Black History Month celebrations have been taking place in the UK since 1987. A Ghanaian named Akyaaba Addai-Sebo is credited with getting it started in the UK. Back then, Akyaaba worked as a coordinator of special projects for the Greater London Council. The Council selected October because the month coincided with the Marcus Garvey celebrations and London Jubilee.
BHM Events in the UK
Contemporary African Art Fair (Westminster) October 6th – October 9th: 1:54 will spotlight the work of over 110 African and African Diasporan artists. The 2016 edition of the fair will feature 40 galleries from 18 countries.
The Dandy Lion Project (Brighton) Through October 30th: The first comprehensive exhibition of its kind, The Dandy Lion Project highlights young men and women in cityscapes, defying stereotypical and monolithic understandings of Black male identity. The exhibition presents more than 150 images from over thirty photographers and filmmakers. For a list of screenings, panel discussions and more, see our recent interview with the exhibitions curator, Shantrelle P. Lewis.
Africa on the Square (Greater London) October 15th: This popular event returns to Trafalgar Square to celebrate African arts and culture. Expect a fantastic line-up of entertainment including live music, DJs, dancing and a talent show.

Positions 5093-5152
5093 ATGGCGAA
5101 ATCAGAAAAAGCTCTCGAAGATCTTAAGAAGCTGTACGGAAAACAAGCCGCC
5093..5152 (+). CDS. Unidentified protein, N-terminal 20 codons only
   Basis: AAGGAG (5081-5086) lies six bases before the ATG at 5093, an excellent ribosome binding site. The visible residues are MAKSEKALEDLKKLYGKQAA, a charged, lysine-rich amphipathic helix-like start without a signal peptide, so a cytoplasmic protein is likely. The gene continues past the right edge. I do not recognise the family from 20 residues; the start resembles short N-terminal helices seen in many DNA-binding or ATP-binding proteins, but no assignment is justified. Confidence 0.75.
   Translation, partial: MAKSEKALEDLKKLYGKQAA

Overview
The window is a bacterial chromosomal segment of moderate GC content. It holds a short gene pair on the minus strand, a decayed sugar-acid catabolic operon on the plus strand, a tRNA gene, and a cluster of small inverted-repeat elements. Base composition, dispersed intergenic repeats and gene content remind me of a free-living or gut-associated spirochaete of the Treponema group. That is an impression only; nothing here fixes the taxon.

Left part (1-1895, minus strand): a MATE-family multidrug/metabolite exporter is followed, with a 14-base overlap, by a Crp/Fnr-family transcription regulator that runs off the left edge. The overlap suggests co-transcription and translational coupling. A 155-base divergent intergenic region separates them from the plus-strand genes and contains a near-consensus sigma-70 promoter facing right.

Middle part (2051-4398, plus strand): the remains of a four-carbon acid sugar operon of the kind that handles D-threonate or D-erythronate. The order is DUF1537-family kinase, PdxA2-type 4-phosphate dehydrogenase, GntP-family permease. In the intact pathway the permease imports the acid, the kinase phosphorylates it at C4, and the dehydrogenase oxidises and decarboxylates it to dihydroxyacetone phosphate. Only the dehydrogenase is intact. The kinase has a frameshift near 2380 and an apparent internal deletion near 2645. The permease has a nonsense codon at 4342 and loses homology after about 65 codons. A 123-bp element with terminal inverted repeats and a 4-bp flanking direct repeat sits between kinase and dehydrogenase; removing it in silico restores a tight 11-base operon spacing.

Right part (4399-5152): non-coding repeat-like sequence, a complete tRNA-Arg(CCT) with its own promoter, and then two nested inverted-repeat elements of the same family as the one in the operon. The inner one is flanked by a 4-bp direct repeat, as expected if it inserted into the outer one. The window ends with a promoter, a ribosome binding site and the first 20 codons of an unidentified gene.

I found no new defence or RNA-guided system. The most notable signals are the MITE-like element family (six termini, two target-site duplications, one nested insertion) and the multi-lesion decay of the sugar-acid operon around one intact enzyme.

Dakar 66: Fifty Years On (Liverpool) October 14th: In April 1966, legendary jazz musician Duke Ellington traveled to Dakar, Senegal, with his orchestra to play at the first “World Festival of Negro Arts.” This screening tells the story of the event using photographs, rarely seen documentary films and newly filmed interviews with participants.
Twilight Talk: The Birth of Cool (Bath) October 13th: Professor Carol Tulloch will showcase and share stories and images of black fashion and style in Britain, drawing on the research for her recent book ‘The Birth of Cool’. “This obsession with dressing well is almost part of the DNA in the black community”, noted Tulloch in a recent interview and this talk at the Fashion Museum will explore those thoughts further. Includes wine reception.